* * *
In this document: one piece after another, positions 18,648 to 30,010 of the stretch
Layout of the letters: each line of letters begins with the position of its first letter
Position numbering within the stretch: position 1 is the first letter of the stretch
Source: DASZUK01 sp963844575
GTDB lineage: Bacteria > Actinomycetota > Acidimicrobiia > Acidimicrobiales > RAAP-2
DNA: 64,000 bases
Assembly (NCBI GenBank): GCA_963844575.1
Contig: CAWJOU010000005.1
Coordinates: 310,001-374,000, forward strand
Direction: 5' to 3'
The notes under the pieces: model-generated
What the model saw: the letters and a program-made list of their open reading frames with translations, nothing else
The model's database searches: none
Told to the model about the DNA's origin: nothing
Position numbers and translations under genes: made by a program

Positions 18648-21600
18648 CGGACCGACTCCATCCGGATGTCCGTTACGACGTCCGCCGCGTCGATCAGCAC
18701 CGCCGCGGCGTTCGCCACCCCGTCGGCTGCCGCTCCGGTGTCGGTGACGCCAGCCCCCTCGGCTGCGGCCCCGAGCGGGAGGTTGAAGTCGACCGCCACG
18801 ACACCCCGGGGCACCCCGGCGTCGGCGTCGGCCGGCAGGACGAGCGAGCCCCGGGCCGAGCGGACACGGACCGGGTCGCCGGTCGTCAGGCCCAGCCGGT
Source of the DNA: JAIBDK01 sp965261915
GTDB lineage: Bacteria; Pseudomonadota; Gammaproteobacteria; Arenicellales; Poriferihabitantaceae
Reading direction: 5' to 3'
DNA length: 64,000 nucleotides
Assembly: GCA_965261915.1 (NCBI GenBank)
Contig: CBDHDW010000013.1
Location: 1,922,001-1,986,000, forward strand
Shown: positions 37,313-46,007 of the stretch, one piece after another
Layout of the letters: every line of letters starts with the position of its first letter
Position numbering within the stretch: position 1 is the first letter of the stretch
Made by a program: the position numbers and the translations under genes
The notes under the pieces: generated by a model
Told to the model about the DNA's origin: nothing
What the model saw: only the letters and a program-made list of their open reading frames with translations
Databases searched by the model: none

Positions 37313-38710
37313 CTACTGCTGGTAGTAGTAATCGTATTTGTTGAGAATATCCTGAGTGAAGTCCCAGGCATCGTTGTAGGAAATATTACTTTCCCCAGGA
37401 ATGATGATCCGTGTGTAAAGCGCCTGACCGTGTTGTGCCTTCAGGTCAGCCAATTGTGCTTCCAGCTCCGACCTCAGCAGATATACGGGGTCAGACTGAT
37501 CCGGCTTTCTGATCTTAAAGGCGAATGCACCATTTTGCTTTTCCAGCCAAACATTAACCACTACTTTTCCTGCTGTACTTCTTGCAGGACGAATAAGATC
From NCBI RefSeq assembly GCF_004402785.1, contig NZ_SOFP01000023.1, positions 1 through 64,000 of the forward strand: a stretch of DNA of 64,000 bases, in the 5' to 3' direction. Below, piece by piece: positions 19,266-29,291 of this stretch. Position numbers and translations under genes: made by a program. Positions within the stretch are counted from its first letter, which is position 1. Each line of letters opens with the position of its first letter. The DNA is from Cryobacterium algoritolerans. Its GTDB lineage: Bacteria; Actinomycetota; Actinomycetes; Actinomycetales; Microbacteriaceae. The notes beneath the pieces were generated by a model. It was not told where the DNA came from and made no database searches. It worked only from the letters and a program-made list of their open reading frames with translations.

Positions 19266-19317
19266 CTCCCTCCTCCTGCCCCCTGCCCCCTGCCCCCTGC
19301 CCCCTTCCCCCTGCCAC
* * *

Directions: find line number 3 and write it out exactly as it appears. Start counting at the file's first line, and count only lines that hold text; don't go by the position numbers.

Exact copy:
Position numbering within the stretch: position 1 is the first letter of the stretch